Developer: The Wandering Ben
Publisher: Serenity Forge
Platform: Nintendo Switch (eShop)
Category: Adventure & Puzzle
Release Date: September 20, 2018 (EU & NA)
A Case of Distrust is a point-and-click, visual novel mystery game with a film noir vibe. It piqued our interest considering the genre reminded us of the Ace Attorney series, but the game was definitely strikingly different with the visuals and music.
Different in a good way, of course. A Case of Distrust certainly had a different look and feel of its genre with a rich story.
Gameplay for this game is pretty simple. Being a point-and-click game, you move your cursor around the screen and click on items in the environment as well as people to start talking to them. You have a notepad that keeps track of your current objectives as well as the evidence and statements you have collected throughout the course of the game.
This is also, in a way, a choose your own adventure game. Sometimes you have dialogue options and you can move to certain areas in any order you want. However, it seems that the same outcome will happen no matter who choices you make or places you go.
It’s a bit of a challenging putting all the pieces together. There are plenty of memorable characters to interview, trying to figure out who committed the murder that you are investigating and why.
There are notes in the game – your objective, a basic summary of the case, evidence, and statements. However, it doesn’t get tricky to keep track of it all – especially if you stop playing for a bit. There are some key points you might forget.
The music was definitely one of my favorite aspects of this game. Being set in the 1920s with the flapper movement and jazz, the music reflected not only the time period but also the genre. The music flowed with the murder narrative very well, keeping up with the story and changing the tempo — at times going completely silent — depending on the mood of the narrative.
The music was spot-on. I’ve always had a soft spot for the film noir type music so it was a pleasure to have that on in the background as we played. The only downside was that we were playing together and we read out loud to each other so the music was drowned out some.
The graphics were also quite interesting, being mainly solid colors with silhouettes of people and items popping out to create the scene. Rather than have a colorful or photo-like scene where we may be able to spot a clue, we were to click on every silhouette that we could, see if a line of observation clicks in our head (and notebook) for the case.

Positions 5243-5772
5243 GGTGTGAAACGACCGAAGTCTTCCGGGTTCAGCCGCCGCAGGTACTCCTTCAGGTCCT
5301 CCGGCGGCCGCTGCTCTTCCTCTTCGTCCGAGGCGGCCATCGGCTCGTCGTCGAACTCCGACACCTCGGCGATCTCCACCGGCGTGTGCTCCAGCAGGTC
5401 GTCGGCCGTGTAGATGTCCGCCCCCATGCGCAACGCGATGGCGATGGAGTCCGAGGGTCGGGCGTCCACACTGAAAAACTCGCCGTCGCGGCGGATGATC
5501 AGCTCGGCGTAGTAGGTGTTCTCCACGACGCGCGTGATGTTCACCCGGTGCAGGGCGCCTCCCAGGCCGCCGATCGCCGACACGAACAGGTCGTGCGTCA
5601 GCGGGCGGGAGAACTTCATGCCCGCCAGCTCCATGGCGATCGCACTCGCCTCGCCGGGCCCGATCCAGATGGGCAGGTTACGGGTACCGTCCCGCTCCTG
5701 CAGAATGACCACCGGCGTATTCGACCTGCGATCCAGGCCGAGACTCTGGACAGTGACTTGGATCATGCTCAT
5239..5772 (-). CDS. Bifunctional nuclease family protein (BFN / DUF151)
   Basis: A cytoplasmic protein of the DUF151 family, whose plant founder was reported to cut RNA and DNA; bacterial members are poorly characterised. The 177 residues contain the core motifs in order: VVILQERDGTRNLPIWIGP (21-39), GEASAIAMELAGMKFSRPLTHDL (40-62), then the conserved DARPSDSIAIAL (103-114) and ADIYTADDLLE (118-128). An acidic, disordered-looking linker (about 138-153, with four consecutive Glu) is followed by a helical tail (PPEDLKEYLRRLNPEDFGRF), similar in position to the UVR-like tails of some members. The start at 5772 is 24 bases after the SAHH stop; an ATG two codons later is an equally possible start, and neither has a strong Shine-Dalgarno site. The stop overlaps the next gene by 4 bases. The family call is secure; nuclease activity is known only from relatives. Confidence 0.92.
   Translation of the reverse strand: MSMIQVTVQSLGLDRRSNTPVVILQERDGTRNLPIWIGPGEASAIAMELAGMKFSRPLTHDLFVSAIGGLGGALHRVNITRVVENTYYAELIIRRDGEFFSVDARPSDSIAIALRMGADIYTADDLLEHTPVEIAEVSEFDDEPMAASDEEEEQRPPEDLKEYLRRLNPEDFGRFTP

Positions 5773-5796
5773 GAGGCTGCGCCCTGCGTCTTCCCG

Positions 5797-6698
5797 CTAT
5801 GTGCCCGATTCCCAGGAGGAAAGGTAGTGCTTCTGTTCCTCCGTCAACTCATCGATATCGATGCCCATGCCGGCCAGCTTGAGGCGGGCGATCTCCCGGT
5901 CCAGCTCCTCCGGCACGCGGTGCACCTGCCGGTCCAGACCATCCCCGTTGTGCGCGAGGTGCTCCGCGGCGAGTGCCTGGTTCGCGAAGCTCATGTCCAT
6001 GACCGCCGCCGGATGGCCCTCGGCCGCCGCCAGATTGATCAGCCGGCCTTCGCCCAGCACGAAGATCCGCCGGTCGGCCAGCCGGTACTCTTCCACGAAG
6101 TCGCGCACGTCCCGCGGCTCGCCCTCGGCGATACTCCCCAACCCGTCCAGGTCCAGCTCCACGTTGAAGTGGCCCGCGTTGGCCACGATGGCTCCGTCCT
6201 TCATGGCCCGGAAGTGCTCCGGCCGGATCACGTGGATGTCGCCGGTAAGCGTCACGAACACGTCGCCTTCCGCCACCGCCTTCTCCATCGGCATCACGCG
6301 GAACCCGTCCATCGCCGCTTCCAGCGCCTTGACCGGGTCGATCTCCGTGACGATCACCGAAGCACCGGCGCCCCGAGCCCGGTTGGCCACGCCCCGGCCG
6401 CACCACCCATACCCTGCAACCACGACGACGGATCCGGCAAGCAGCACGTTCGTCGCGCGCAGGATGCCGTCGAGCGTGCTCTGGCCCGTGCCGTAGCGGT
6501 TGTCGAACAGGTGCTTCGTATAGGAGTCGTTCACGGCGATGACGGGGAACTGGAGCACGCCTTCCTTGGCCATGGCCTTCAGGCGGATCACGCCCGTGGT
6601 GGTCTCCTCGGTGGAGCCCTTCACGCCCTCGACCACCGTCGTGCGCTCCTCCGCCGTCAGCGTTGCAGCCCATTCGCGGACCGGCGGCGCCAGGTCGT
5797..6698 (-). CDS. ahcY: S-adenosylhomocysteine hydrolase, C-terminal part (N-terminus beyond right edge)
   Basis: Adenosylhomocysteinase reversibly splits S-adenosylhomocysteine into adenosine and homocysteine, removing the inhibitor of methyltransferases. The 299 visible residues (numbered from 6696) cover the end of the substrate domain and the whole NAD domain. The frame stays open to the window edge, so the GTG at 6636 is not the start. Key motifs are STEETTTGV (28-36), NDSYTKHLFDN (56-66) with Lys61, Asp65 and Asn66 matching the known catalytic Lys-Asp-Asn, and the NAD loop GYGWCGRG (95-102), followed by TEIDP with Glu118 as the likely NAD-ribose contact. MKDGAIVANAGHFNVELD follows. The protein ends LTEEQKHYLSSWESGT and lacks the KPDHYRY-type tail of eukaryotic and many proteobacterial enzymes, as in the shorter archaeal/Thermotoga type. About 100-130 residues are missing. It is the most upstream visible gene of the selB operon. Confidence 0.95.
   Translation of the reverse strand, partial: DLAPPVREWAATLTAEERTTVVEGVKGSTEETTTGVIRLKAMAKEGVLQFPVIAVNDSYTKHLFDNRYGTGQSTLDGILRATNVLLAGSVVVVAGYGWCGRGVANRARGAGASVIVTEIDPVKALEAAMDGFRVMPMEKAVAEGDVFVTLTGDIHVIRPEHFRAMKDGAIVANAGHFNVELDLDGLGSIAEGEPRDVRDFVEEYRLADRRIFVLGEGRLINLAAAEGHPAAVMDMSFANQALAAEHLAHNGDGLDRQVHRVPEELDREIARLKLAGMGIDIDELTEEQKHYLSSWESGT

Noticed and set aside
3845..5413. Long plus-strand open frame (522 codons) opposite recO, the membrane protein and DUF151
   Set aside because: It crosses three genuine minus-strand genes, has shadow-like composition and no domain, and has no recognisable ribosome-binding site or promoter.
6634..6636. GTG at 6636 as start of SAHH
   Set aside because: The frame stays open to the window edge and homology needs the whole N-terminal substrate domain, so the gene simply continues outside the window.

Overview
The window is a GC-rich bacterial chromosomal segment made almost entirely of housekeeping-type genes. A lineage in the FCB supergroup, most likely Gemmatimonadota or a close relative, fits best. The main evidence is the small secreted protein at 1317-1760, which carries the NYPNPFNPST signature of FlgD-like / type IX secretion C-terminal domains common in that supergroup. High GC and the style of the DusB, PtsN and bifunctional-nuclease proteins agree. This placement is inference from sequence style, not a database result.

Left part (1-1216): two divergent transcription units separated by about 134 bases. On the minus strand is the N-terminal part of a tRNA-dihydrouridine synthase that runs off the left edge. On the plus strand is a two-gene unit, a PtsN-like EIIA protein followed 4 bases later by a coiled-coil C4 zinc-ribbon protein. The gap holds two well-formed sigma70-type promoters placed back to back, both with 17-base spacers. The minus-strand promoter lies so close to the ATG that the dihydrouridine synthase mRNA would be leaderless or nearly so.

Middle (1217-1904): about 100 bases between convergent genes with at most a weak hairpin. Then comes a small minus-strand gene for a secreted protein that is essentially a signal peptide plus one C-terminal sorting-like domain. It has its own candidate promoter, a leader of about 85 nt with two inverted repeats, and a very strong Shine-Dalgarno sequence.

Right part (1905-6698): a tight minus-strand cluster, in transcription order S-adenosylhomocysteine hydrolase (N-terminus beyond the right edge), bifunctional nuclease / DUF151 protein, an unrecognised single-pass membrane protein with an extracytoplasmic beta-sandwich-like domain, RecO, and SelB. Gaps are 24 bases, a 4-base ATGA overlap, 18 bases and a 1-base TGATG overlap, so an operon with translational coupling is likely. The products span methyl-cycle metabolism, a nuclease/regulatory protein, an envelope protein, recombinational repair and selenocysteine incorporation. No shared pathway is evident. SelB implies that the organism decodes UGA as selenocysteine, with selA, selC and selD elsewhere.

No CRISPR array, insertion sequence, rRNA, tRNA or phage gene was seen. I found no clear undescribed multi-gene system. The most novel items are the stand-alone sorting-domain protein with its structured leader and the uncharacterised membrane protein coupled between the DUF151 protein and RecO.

This was definitely a unique art style choice and I enjoyed it. However, I will admit, at the beginning of the game I had a hard time keeping focused on it. The start of the story itself was a bit slow and there wasn’t much for me to look at in the meantime. It was cool and different though and I liked it.
You play as PC Malone, a PI, who is hired by a man named Connor Green. No one trusts this man and you kind of don’t either, but take on the case anyway. Then things really get interesting and take a turn when Mr. Green ends up murdered.
Originally, Mr. Green wanted your help in figuring out who sent him a threatening letter which, much like his murder later, doesn’t quite add up. Just as you start figuring out the letter, Mr. Green is killed and you decide to follow through with the case, despite no support from the police.
The rest of the story is collecting evidence and statements from various people. The game itself is fairly short and it doesn’t take too long to sit down and figure out the case in one sitting.
While there are plenty of options when talking to people — different statements to ask, different evidence to point out, different dialogue routes to reach the end — there is only one way to reach the ending. If you replay this game, it’d be for the visuals and music, perhaps to revisit the characters, but the story will be done.
Overall, A Case of Distrust is a fun game. The beginning was slow, but once the murder happened it really picked up and we certainly tried our best to walk ourselves through the case – in and out of the game. This game was predictable yet it was unpredictable. I won’t say more due to spoilers, but it’s worth the play.
THE VERDICT: 8/10
*Review Key Provided by Serenity Forge
Like this review? Check out more Nintendo reviews at Double Jump! Thanks for reading.Tags: A Case Of Distrust, eShop, game review, Nintendo Switch, Serenity Forge, The Wandering Ben
This post was written by Rachel